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    Thanks for the info. Its a great help so far!

  11. #11
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    Quote Originally Posted by Fuerza View Post
    They also have 24/7 arrest authority throughout NYS, not only on court property as some of my NYPD friends seem to think.
    Slightly off-topic, but why is this such a big deal? I can understand the "24 hour carry" questions, but statewide or even nationwide arrest powers off-duty is over rated. I have nationwide "off duty" arrest authority, but don't see it as a big deal. If I see something go down when i'm off-duty there is a 99.9% chance my only action will involve being a good witness and calling 911.

    Getting involved and taking LE action off-duty can bring more trouble than you could ever imagine. Unless you have all of your on-duty tools available, I personally would not get involved in a LE action off-duty unless it involves me/my family or another law enforcement officer. Any other situation invovles too many "What if's" (i.e, Is the guy armed, Is there a second/third/fourth suspect you don't know about, Could I be mistaken for a bad guy, etc.).

    I carry professional liability insurance, am a member of FLEOA and FOP, but don't care to needlessly increase my chances of being sued, especially when i'm off-duty.

    I can understand if someone is trying to rob you, there is no choice of being involved. And if I see an on-duty officer getting assaulted, of course i'll get involved. But otherwise, i'll call 911...
    Last edited by modareguy; 11-10-2006 at 22:22.

    Forget world peace, try using a turn signal...

  12. #12
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    Quote Originally Posted by modareguy View Post
    Slightly off-topic, but why is this such a big deal? I can understand the "24 hour carry" questions, but statewide or even nationwide arrest powers off-duty is over rated. I have nationwide "off duty" arrest authority, but don't see it as a big deal. If I see something go down when i'm off-duty there is a 99.9% chance my only action will involve being a good witness and calling 911.

    Getting involved and taking LE action off-duty can bring more trouble than you could ever imagine. Unless you have all of your on-duty tools available, I personally would not get involved in a LE action off-duty unless it involves me/my family or another law enforcement officer. Any other situation invovles too many "What if's" (i.e, Is the guy armed, Is there a second/third/fourth suspect you don't know about, Could I be mistaken for a bad guy, etc.).

    I carry professional liability insurance, am a member of FLEOA and FOP, but don't care to needlessly increase my chances of being sued, especially when i'm off-duty.

    I can understand if someone is trying to rob you, there is no choice of being involved. And if I see an on-duty officer getting assaulted, of course i'll get involved. But otherwise, i'll call 911...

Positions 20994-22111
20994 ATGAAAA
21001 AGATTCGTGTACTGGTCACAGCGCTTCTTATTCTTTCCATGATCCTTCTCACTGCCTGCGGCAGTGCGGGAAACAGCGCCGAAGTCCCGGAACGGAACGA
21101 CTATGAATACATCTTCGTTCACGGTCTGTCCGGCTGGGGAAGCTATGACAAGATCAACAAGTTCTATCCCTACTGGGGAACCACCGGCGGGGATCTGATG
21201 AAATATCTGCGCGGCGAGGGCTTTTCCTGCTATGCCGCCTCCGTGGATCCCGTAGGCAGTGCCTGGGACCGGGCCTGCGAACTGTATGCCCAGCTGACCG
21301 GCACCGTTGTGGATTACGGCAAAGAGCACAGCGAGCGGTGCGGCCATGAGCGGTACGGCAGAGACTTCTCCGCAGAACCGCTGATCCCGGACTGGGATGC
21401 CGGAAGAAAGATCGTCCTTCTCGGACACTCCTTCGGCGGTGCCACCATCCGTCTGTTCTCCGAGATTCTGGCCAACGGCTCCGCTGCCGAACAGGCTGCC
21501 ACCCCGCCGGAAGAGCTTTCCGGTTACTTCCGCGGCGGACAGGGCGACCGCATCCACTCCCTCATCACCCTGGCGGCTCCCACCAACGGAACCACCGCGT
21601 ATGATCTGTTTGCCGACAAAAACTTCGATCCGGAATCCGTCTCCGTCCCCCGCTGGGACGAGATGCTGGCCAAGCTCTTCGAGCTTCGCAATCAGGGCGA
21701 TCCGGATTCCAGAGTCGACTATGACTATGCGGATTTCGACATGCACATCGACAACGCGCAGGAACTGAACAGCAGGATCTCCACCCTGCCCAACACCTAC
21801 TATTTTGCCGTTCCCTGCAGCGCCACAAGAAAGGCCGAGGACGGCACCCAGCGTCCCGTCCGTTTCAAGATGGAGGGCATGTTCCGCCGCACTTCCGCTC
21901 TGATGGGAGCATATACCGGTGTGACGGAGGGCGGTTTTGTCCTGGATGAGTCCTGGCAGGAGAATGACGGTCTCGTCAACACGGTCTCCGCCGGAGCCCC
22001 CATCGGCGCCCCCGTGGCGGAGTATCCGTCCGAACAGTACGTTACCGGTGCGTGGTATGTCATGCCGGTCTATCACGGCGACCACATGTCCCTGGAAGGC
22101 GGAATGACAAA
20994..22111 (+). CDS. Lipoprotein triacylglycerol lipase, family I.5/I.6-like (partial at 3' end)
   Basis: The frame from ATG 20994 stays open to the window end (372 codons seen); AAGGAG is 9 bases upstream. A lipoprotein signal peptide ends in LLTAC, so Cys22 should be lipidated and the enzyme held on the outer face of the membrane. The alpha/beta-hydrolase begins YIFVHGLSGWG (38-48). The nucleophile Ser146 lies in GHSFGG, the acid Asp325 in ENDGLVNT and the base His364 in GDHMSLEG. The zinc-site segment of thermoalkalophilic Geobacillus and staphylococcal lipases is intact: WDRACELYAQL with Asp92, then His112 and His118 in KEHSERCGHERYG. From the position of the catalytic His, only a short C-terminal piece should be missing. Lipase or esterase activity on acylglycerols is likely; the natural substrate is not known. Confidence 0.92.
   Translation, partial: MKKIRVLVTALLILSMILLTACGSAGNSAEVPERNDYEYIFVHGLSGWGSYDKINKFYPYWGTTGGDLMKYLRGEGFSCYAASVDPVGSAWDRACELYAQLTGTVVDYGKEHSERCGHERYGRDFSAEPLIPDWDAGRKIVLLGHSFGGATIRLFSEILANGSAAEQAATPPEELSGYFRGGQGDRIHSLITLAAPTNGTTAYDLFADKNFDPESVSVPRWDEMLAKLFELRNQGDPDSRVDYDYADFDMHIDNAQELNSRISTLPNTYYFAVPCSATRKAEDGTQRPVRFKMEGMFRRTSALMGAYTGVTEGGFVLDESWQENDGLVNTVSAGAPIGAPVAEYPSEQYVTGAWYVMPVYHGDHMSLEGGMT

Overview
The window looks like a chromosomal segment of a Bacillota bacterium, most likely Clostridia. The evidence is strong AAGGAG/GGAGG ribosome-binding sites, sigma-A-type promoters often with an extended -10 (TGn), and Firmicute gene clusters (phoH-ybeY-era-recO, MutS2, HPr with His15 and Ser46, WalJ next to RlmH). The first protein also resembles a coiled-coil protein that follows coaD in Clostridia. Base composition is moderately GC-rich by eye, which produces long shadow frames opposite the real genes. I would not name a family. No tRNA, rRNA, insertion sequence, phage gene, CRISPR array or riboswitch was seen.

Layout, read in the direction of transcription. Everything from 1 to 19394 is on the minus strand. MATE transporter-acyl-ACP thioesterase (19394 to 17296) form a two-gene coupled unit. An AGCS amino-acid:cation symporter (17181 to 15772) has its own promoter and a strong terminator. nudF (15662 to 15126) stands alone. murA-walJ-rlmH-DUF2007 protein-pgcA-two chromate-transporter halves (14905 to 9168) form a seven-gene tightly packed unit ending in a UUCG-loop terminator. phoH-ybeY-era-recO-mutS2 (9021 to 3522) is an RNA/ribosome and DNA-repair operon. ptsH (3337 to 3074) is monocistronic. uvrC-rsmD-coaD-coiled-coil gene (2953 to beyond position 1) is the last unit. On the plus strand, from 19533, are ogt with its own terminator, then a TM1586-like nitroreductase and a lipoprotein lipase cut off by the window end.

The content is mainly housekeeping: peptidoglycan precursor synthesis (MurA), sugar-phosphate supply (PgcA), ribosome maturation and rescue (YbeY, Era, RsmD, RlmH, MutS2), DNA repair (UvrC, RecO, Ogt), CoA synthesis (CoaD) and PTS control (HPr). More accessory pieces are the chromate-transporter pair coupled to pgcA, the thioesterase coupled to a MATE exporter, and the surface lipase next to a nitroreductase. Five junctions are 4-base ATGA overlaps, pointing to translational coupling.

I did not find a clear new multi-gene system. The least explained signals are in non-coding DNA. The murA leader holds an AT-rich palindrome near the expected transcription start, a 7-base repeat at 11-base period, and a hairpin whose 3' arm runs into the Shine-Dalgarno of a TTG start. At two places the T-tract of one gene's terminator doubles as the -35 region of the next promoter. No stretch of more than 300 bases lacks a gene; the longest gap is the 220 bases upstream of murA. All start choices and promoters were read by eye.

I personally don't see it as a big deal either, but it comes up a lot. Most of my friends from home are NYPD, and there is a definite attitude that unless one has 24/7 arrest, he/she is not a "real cop". That's why people (from my area at least) tend to be so hung up on it. Again, I personally don't care. I think off-duty carry is a much bigger issue for purposes of protection.

  13. #13
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    I personally would want the 24/7 carry (I have it now for security company purposes) through my agency. But in all honesty, I would not want the headaches 24/7 arrest (through an agency) could create. After all, if it needs to come down to it, all citizens have the power to aarest, or they could call officers on duty.

  14. #14
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    So to re-focus a bit, does anyone else have any more info. on job satisfaction and/or what opportunities there are (i.e. units, squads, etc.) Thanks for everyones help so far.

  15. #15
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    The reality of the job is very simple. Unless you are one of the very few percent who make it into a specialized unit, you will be perforiming security type work either at the court house entrance or in a court room. Don't think about the job unless you are ready to stand at a court house entrance and search visitors seeking entry for hours each day -- stand in a court room for hours each day reading the dockets and directing people and perps in the courtroom -- sitting at the courthouse information booth, answering visitors questions -- walking outside of the courthouse enforcing parking regulations so that no one takes the judges and other court staff parking spaces -- etc...

    Special assignments and promotional slots include working in a marked court "police" vehicle, patrolling courthouses -- working in the higher courts (same duty as in the lower courts, but considered promotional slots - smaller workload) -- Etc..